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California: At Least 33 People Dead From West Coast Wildfires

 

At Least 33 People have been recorded dead as infernos rage through the West Coast of the United States of America.

Nearly all of the dozens of people reported missing after a devastating blaze in southern Oregon have been accounted for, authorities said, as crews continued to battle wildfires that have killed at least 33 victims from California to Washington state.

The flames have destroyed neighborhoods, leaving a barren, gray landscape in their wake, driven tens of thousands of people from their homes and cast a shroud of smoke over the region.

United States President Donald Trump Saturday expressed gratitude to firefighters battling the worst recorded spate of wildfires across California.

The blazes have left at least ten dead, and thousands displaced. Trump said he has approved 37 Stafford Act Declarations, including Fire Management Grants to ‘support their brave work’.

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He tweeted:
“THANK YOU to the 28,000+ Firefighters and other First Responders who are battling wildfires across California, Oregon, and Washington. I have approved 37 Stafford Act Declarations, including Fire Management Grants to support their brave work. We are with them all the way!”.

Thousands of residents have fled the US West Coast, running from blazes that have destroyed numerous homes and properties. Meanwhile, officials have warned the death toll could expand in days to come.

The August Complex Fire is the biggest recorded blaze in Californian history, resulting after multiple fires in the state’s northwest combined amid high temperatures and winds to rip through 470,000 acres of dry vegetation.

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Much of the smoke reportedly blew down from the north, where the Bear Fire exploded at an unexpected speed this week, combining with older blazes to threaten the town of Oroville.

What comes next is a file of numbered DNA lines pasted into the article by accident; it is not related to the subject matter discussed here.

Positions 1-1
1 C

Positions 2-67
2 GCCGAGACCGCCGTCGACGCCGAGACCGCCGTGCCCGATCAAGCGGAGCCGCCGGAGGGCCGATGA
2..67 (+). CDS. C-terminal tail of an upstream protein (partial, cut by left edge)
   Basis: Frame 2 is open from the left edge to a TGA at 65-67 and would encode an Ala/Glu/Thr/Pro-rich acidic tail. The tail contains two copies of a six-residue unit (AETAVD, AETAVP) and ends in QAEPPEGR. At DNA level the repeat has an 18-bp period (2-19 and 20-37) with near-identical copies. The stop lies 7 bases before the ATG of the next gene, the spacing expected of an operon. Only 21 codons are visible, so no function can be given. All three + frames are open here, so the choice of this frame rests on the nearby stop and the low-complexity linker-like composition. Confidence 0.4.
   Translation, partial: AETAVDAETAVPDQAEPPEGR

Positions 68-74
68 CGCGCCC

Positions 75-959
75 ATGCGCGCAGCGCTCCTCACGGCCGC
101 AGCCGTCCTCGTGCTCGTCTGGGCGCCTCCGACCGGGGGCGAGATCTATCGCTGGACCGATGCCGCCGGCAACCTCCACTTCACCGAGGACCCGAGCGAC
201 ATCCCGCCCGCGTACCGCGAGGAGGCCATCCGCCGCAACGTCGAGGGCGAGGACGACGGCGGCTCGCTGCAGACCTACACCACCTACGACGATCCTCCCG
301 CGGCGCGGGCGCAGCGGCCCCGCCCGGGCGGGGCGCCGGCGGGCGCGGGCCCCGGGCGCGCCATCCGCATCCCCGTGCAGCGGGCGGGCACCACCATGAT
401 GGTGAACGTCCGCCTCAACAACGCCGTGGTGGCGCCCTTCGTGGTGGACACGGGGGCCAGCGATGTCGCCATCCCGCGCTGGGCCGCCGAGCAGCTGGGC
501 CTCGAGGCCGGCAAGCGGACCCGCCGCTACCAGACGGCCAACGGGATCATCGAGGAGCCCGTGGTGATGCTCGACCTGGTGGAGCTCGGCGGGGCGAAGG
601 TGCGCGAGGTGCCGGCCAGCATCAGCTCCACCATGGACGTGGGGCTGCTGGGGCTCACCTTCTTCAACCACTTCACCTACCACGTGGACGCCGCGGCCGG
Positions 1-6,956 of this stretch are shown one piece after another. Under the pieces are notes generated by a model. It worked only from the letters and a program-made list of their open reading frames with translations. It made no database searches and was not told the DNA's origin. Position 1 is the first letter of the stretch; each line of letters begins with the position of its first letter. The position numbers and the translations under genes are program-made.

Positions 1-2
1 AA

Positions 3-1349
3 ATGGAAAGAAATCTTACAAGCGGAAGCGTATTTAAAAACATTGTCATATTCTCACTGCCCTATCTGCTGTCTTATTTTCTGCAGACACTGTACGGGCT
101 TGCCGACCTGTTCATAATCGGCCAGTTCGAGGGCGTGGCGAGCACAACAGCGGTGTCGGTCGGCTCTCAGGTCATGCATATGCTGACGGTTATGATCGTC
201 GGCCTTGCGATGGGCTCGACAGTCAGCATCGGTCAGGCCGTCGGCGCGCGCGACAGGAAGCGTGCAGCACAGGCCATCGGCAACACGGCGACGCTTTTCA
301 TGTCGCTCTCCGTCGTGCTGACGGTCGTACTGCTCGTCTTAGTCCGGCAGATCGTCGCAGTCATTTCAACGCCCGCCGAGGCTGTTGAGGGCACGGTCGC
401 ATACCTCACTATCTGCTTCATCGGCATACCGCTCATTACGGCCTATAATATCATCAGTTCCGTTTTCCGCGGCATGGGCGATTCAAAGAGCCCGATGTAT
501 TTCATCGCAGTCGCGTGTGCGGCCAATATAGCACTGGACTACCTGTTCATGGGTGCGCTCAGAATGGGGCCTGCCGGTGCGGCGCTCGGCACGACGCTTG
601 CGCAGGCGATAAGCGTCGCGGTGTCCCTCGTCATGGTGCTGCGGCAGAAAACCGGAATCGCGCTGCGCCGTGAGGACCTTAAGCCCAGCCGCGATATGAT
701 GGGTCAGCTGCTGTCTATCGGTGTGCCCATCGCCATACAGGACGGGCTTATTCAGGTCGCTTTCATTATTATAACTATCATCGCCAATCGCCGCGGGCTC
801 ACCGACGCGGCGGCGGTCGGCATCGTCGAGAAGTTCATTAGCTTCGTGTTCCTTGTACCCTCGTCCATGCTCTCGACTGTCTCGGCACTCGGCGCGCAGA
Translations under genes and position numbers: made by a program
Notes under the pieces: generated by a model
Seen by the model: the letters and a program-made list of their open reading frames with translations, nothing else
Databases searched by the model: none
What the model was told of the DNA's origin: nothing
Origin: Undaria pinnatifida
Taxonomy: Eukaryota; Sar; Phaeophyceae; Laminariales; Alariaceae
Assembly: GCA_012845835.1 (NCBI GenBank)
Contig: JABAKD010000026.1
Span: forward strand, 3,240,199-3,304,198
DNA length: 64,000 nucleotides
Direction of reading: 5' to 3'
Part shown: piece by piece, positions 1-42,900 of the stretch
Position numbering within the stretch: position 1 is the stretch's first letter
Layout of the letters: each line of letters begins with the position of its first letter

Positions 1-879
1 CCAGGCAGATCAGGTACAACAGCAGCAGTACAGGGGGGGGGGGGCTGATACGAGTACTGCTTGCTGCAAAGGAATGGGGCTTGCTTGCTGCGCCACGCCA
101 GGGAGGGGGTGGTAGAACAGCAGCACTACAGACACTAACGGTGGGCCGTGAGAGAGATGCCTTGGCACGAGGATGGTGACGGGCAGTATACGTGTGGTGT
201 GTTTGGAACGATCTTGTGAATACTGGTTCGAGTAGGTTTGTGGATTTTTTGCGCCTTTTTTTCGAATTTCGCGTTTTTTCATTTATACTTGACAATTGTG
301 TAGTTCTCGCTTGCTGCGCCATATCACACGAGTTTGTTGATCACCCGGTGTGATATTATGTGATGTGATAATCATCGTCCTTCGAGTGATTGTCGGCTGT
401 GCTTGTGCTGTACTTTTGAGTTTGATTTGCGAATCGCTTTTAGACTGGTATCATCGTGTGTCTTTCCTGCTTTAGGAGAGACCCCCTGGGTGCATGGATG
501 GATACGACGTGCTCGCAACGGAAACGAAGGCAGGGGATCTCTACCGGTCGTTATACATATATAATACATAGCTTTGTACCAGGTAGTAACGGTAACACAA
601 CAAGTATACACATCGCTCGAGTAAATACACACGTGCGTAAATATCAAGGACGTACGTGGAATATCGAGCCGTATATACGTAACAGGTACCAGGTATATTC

By Thursday it had covered 250,000 acres and was only 23 percent contained.

Evacuation warnings were expanded to parts of the town of Paradise, the site of California’s deadliest modern fire which killed 86 people less than two years ago.

California has recorded over 3.1 million acres burn this year — an annual record, with nearly four months of fire season still to come. The heaviness of the fires have been blamed on climate change.

In neighboring Oregon, at least five towns have been reported as “substantially destroyed” and up to 40,000 people evacuated, governor Kate Brown said twice the state’s annual average had burned in just the past 72 hours.

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“We have never seen this amount of uncontained fire across our state,” she told a press conference.

“We know that there are fire related fatalities. And as soon as we are able to provide confirmed information, we will do so.”

Local Oregon officials have confirmed two deaths in the Santiam Canyon region, 60 miles (95 kilometers) south of Portland, and another was recorded in the Ashland area, near the California border.

Entire communities have burned down as wildfires continue to rage in the western United States, with officials raising alarm of potential mass deaths.

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